reporter and anchor, United States.
Davis began her journalism career at age 22, writing freelance articles for Jet magazine. She then wrote full time for Bay Area African-American newspapers, including the San Francisco Sun-Reporter and the Bay Area Independent. During this time, Davis covered just about every topic she could, but concentrated on the black social and political scene.
Davis’ broadcasting career began in radio, where she worked at various radio stations in the Bay area, including KSAN, KDIA and KNEW. She was hired by KNEW in 1964 to host a weekend radio show called The Belva Davis Show before she entered the television industry. In addition, Davis’s voice was used for KNEW’s public service announcements that were aired throughout the week. Through these announcements, she soon became known as “Miss KNEW.”
In 1966, she became the first African-American woman television reporter on the West Coast when she was hired as an anchor at KPIX-TV in San Francisco. At KPIX, Davis was instrumental in creating and hosting All Together Now, one of the first prime-time public affairs programs in the country to focus on ethnic communities. Davis co-anchored All Together Now, accompanied by a host from a different ethnic group who would change every week.
She joined KQED-TV in 1977, where she hosted A Closer Look and Evening Edition. She moved to KRON-TV in 1981 as a news anchor and urban affairs specialist, covering political issues, fiscal concerns and city planning issues. In 1981, Davis became co-host of the Sunday morning news and public affairs program, California This Week on KRON-TV, which she hosted for 18 years.
Davis has won six local Emmy Awards and has been recognized with awards from the National Academy of Television Arts and Sciences, the Corporation for Public Broadcasting, the National Association of Black Journalists and numerous local organizations.
Davis has been a long-time member and official in the American Federation of Television and Radio Artists (AFTRA). She is also active in the Bay area community, including serving on the Advisory Council of the International Museum of Women (slated to open in 2006).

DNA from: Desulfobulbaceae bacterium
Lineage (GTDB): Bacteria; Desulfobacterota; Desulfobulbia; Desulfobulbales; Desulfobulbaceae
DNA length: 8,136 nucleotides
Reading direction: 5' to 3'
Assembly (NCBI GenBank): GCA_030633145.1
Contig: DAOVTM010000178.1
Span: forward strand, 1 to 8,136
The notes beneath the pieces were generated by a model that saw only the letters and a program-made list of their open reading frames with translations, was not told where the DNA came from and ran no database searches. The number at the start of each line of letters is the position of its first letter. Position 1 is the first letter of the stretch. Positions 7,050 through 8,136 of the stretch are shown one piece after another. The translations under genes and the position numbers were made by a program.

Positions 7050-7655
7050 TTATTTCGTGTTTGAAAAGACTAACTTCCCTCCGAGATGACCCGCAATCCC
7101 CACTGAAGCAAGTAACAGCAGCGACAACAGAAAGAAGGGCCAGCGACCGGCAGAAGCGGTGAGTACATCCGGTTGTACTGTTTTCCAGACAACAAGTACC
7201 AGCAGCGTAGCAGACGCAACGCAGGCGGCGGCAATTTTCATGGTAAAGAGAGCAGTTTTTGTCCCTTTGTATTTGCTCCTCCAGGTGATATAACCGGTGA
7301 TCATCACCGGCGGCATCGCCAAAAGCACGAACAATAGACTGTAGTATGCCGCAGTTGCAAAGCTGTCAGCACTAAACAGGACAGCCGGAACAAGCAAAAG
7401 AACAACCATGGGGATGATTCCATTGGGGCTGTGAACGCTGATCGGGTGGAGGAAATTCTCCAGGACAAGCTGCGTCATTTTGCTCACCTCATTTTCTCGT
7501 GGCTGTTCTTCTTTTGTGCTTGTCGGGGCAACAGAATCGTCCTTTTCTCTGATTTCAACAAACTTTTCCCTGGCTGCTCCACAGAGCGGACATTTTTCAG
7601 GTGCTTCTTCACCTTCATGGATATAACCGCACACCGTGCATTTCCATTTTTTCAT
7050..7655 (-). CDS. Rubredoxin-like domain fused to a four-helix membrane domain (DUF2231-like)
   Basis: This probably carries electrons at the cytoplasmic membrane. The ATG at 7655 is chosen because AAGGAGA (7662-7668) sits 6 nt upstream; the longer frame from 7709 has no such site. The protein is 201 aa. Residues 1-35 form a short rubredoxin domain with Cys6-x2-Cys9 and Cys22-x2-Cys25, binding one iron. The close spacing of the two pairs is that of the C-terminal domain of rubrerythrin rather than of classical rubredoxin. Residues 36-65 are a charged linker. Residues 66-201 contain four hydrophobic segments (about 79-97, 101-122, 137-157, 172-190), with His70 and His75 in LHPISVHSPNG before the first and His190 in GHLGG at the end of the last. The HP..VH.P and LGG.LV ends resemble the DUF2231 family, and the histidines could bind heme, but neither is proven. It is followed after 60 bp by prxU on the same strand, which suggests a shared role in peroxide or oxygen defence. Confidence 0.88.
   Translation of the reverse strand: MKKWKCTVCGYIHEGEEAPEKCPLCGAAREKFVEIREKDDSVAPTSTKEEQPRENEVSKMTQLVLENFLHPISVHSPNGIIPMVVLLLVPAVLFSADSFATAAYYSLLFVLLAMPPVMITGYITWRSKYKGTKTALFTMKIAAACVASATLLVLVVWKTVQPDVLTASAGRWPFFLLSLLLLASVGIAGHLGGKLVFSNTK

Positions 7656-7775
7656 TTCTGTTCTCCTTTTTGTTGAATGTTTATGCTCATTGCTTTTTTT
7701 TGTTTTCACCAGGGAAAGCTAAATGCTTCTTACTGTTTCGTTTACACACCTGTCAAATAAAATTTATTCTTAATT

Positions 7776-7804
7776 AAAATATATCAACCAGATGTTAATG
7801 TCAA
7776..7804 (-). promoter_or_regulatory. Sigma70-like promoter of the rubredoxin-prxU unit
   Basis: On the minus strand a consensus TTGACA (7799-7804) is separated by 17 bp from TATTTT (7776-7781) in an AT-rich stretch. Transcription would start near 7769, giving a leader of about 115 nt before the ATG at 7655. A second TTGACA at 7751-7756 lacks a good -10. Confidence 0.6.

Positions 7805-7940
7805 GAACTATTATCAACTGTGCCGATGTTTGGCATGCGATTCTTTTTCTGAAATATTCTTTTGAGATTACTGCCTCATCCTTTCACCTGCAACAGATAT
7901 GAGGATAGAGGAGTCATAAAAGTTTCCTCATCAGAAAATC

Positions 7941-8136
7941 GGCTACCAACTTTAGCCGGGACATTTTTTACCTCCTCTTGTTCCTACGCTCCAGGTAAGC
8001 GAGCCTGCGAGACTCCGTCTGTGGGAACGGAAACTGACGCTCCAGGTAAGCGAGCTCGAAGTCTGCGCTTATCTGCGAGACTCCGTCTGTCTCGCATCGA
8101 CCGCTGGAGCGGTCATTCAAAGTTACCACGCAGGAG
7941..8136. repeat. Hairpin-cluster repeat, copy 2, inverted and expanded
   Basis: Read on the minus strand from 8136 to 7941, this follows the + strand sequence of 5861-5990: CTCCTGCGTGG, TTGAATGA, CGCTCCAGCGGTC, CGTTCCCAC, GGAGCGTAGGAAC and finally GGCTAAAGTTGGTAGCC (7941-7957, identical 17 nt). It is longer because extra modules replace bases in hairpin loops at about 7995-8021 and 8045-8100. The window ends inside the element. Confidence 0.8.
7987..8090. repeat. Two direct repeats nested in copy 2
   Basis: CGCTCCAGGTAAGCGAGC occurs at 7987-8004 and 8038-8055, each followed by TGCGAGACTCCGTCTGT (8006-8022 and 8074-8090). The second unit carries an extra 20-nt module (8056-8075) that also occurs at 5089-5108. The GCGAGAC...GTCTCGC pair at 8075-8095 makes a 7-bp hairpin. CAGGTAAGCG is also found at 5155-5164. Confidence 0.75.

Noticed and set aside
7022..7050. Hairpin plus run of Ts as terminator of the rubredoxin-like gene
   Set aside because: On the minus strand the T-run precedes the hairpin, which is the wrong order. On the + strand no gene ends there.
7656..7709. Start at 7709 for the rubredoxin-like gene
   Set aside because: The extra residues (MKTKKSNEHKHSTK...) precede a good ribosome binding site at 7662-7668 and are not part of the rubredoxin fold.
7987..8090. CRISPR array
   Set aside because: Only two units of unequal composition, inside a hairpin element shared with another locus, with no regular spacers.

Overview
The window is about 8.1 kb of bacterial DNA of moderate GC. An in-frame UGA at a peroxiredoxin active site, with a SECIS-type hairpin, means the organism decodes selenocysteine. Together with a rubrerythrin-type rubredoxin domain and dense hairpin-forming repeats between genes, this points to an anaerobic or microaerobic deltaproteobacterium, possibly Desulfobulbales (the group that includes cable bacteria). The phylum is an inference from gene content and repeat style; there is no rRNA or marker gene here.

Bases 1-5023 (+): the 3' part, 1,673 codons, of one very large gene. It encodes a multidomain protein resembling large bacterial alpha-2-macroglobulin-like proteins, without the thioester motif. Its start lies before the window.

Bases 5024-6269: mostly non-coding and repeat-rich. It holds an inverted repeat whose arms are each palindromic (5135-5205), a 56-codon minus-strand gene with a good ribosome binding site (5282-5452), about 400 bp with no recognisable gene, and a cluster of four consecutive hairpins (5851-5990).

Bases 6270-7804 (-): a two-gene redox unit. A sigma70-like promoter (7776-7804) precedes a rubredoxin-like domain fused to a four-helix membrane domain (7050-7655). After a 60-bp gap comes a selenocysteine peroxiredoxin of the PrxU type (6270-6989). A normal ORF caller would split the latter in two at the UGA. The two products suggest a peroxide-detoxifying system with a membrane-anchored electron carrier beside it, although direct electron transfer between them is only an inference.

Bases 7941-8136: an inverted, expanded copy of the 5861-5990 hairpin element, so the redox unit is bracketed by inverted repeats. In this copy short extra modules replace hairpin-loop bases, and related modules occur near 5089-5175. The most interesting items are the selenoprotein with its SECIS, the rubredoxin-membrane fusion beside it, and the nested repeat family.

Davis, 71, is married and the mother of a son, 51, and a daughter, 45.
Belva Davis is the 12th IWMF Lifetime Achievement Award winner from the United States, followed by Molly Ivins (2005) and Edith Lederer (2008). Previous winners include: Mary McGrory (2002), Colleen “Koky” Dishon (2001), Flora Lewis (2000), Peggy Peterman (1999), Bonnie Angelo (1998), Nancy Woodhull (1997), Meg Greenfield (1996), Helen Thomas (1995), Katharine Graham (1994), Nan Robertson (1993) and Barbara Walters (1992).Read also:
Edith Lederer, United States | 2008 Lifetime Achievement Award
Molly Ivins, United States | 2005 Lifetime Achievement Award
Mary McGrory, United States | 2002 Lifetime Achievement Award
Colleen “Koky” Dishon, United States | 2001 Lifetime Achievement Award
Flora Lewis, United States | 2000 Lifetime Achievement Award
Peggy Peterman, United States | 1999 Lifetime Achievement Award
Bonnie Angelo, United States | 1998 Lifetime Achievement Award
Nancy Woodhull, United States | 1997 Lifetime Achievement Award
Meg Greenfield, United States | 1996 Lifetime Achievement Award
Helen Thomas, United States | 1995 Lifetime Achievement Award
Katharine Graham, United States | 1994 Lifetime Achievement Award
Nan Robertson, United States | 1993 Lifetime Achievement Award
Barbara Walters, United States | 1992 Lifetime Achievement Award